MEK9350 – Stochastic and Nonlinear Ocean Waves

Schedule, syllabus and examination date

Choose semester

Changes in the course due to coronavirus

Autumn 2020 we plan for teaching and examinations to be conducted as described in the course description and on semester pages. However, changes may occur due to the corona situation. You will receive notifications about any changes at the semester page and/or in Canvas.

Spring 2020: Teaching and examinations was digitilized. See changes and common guidelines for exams at the MN faculty spring 2020.

Course content

An introduction is given to stochastic description of ocean waves, wave spectrum, wave statistics, and definition of freak waves. An introduction is also given to nonlinear wave resonance, free and bound waves, models for nonlinear wave evolution, and modulational instability.

Learning outcome

After completing the course you will :

  • know how to compute the Fourier transform, Fourier series and DFT (Discrete Fourier Transform) by hand and on computer, and account for the relationship between Fourier series and DFT, aliasing, Nyquist frequency and Parsevals theorem;
  • know how to describe ocean waves as a stochastic process, and have knowledge of relevant properties for stochastic processes for ocean waves such as stationary and weakly stationary process, ergodic process and narrow band process;
  • have knowledge of elementary wave statistics including skewness and kurtosis. Relevant distributions including normal distribution and Rayleigh distribution;
  • be able to explain what we mean by Gaussian sea, wave height, significant wave height, crest height and freak waves;
  • know how to compute the wave spectrum as the Fourier transform of the auto correlation function and use the Fourier transform to estimate spectrum;
  • know about spectrum in several dimensions, including wave vector spectrum, wavenumber spectrum, frequency spectrum and directional spectrum;
  • know how to explain the meaning of nonlinear wave resonance for gravity waves, and distinguish between free and bound waves;
  • have basic knowledge of the difference between linear and nonlinear statistical distributions for crest heights and wave heights;
  • have knowledge of simple models for nonlinear evolution of wave trains, and corresponding nonlinear phenomena such as modulational instability of Stokes waves.

Admission to the course

PhD candidates from the University of Oslo should apply for classes and register for examinations through Studentweb.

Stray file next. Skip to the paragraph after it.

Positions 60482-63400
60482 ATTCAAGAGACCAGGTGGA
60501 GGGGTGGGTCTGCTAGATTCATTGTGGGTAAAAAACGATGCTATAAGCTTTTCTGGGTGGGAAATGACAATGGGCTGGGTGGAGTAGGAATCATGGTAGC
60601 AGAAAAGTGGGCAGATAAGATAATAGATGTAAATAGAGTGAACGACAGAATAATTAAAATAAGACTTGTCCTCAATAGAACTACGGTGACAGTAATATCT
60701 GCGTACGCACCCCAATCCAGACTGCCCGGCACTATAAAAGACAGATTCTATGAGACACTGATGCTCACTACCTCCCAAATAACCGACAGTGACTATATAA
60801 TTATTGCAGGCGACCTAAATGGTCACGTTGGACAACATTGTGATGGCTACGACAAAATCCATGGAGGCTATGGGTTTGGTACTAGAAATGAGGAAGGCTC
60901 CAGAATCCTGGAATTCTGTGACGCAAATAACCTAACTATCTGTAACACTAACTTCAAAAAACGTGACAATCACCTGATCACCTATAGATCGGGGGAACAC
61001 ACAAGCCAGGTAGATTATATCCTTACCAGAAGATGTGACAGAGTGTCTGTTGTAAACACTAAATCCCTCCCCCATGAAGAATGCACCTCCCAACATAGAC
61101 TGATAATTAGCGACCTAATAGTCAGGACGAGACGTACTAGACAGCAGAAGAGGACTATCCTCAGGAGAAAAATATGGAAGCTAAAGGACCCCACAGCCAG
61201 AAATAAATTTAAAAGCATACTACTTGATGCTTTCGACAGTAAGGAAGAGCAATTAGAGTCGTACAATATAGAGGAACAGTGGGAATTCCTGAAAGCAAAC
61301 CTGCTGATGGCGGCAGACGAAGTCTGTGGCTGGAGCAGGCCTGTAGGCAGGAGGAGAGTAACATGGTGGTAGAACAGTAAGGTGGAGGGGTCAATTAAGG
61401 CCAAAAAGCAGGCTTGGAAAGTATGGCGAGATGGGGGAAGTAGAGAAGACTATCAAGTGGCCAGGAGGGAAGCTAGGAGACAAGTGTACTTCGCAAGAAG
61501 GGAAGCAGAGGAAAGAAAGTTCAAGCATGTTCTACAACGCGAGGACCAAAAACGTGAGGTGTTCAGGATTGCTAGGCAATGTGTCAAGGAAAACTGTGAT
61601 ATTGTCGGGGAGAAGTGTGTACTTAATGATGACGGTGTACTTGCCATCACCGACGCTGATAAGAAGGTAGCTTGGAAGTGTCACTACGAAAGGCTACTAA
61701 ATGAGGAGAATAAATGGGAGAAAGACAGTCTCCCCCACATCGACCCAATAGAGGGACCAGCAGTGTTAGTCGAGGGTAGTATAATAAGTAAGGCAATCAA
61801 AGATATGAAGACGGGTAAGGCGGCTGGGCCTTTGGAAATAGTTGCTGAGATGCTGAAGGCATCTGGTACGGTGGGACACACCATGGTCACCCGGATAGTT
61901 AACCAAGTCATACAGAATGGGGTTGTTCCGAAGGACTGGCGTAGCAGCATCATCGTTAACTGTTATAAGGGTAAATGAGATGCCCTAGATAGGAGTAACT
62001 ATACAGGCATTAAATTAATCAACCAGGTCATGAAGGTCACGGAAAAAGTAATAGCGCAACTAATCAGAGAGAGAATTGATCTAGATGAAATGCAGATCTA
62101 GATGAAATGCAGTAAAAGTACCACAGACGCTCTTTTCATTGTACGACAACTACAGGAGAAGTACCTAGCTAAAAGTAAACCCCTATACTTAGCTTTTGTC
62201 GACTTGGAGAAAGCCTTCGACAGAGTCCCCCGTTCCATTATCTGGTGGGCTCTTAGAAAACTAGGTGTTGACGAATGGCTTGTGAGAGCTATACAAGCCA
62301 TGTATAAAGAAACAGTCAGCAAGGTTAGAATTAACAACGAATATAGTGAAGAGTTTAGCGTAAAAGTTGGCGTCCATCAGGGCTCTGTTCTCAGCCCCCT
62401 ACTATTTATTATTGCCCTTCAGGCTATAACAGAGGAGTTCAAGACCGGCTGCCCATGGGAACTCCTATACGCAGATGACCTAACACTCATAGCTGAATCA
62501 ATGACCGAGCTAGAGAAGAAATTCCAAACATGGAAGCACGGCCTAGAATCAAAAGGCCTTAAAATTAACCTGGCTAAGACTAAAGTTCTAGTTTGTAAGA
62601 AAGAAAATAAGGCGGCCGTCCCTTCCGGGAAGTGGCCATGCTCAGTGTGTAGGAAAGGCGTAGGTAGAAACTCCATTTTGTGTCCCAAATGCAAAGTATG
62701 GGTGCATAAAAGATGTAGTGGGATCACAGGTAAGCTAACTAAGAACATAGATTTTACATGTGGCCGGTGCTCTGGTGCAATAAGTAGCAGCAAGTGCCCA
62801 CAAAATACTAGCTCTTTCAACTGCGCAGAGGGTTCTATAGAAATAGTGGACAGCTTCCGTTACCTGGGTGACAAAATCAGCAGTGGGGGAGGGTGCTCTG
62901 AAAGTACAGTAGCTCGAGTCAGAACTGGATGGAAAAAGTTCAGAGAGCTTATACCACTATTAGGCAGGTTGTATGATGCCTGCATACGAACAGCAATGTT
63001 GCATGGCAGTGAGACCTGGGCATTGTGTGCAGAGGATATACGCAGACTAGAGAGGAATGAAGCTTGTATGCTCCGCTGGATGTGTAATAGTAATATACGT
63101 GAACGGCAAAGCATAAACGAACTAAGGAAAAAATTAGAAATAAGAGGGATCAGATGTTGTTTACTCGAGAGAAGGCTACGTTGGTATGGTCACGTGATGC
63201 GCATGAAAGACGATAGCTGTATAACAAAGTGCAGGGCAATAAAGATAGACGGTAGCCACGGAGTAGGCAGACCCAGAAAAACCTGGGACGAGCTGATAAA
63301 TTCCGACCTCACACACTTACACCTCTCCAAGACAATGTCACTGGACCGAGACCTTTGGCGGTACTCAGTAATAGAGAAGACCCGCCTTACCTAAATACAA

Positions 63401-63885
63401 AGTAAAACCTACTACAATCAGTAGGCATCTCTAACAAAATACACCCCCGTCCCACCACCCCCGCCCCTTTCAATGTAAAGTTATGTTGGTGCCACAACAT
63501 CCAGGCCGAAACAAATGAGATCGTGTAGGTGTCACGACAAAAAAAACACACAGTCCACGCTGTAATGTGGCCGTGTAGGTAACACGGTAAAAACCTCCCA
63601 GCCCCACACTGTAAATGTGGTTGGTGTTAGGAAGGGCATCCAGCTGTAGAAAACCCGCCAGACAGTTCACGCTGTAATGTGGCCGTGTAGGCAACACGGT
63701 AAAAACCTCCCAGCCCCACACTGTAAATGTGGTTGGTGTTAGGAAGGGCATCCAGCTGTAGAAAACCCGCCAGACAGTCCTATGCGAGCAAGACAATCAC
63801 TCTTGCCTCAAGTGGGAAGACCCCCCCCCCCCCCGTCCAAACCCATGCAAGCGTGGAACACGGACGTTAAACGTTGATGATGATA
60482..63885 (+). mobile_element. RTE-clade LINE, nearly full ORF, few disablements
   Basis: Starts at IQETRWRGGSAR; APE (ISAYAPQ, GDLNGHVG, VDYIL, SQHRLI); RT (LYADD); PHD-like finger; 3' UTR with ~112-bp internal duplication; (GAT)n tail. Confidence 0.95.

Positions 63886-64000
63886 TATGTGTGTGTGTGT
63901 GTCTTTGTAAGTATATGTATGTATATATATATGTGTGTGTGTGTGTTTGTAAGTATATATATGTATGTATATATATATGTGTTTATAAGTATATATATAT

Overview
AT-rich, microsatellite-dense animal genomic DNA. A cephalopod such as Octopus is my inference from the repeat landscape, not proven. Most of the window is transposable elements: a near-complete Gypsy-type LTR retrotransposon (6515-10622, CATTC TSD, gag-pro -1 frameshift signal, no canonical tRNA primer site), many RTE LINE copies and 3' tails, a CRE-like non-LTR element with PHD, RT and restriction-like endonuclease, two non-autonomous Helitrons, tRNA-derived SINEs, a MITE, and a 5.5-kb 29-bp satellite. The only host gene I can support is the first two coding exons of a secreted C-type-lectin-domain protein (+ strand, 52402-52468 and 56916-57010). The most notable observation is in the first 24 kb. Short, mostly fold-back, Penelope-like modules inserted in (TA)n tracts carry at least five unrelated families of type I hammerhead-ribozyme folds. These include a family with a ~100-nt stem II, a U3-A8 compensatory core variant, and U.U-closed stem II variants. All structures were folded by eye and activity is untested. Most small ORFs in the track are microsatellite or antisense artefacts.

If a course has limited intake capacity, priority will be given to PhD candidates who follow an individual education plan where this particular course is included. Some national researchers’ schools may have specific rules for ranking applicants for courses with limited intake capacity.

PhD candidates who have been admitted to another higher education institution must apply for a position as a visiting student within a given deadline.

Should be taken in the same semester as or after MEK4100 – Mathematical Methods in Mechanics or MEK4320 – Hydrodynamic Wave Theory/MEK9320 – Hydrodynamic Wave Theory.

Overlapping courses


4 hours of lectures/exercises per week throughout the semester.

The course may be taught in Norwegian if the lecturer and all students at the first lecture agree to it.

Upon the attendance of three or fewer students, the lecturer may, in conjunction with the Head of Teaching, change the course to self-study with supervision.


Final written exam 4 hours or final oral exam, which counts 100 % towards the final grade.

The form of examination will be announced by the lecturer by 15 October/15 March for the autumn semester and the spring semester respectively.

This course has 2 mandatory assignments that must be approved before you can sit the final exam.

In addition, each PhD candidate is expected to give an oral presentation on a topic of relevance chosen in cooperation with the lecturer. The presentation has to be approved by the lecturer before you can sit the final exam.

It will also be counted as one of the three attempts to sit the exam for this course, if you sit the exam for one of the following courses:MEK4350 – Stochastic and Nonlinear Ocean Waves

Examination support material

Written examination: Rottmann´s formula list and approved calculator.

 Information about approved calculators in Norwegian.

Oral examination: No examination support material is allowed.

Language of examination

Subjects taught in English will only offer the exam paper in English.

You may write your examination paper in Norwegian, Swedish, Danish or English.

Grading scale

Grades are awarded on a pass/fail scale. Read more about the grading system.

Resit an examination

This course offers both postponed and resit of examination. Read more:

Special examination arrangements, use of sources, explanations and appeals

See more about examinations at UiO

Last updated from FS (Common Student System) Sep. 23, 2020 4:18:58 PM

Facts about this course


Taught according to demand and resources. Contact if you are interested in this course.

Teaching language
Norwegian (English on request)